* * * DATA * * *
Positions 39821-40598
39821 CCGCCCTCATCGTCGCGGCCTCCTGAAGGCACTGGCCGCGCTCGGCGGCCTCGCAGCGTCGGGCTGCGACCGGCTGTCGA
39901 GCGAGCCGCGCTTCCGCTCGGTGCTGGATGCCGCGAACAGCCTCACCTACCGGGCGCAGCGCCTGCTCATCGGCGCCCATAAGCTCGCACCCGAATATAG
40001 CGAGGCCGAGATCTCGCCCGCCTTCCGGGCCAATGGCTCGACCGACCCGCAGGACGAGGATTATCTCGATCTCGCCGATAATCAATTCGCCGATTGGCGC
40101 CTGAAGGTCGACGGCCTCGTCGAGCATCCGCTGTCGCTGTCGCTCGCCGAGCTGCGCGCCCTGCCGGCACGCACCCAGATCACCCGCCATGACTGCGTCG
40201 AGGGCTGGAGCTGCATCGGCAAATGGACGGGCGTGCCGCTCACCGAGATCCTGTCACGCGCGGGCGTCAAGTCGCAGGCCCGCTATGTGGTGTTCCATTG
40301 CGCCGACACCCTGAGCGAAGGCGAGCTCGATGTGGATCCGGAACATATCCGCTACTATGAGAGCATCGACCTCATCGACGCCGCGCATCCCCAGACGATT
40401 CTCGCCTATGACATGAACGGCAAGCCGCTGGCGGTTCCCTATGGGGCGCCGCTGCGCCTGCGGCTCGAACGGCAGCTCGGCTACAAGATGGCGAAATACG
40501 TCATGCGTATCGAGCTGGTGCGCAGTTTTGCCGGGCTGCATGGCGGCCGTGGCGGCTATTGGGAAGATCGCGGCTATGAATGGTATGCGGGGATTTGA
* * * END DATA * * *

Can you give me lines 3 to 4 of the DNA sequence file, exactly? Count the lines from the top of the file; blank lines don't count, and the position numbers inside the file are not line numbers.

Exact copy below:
39901 GCGAGCCGCGCTTCCGCTCGGTGCTGGATGCCGCGAACAGCCTCACCTACCGGGCGCAGCGCCTGCTCATCGGCGCCCATAAGCTCGCACCCGAATATAG
40001 CGAGGCCGAGATCTCGCCCGCCTTCCGGGCCAATGGCTCGACCGACCCGCAGGACGAGGATTATCTCGATCTCGCCGATAATCAATTCGCCGATTGGCGC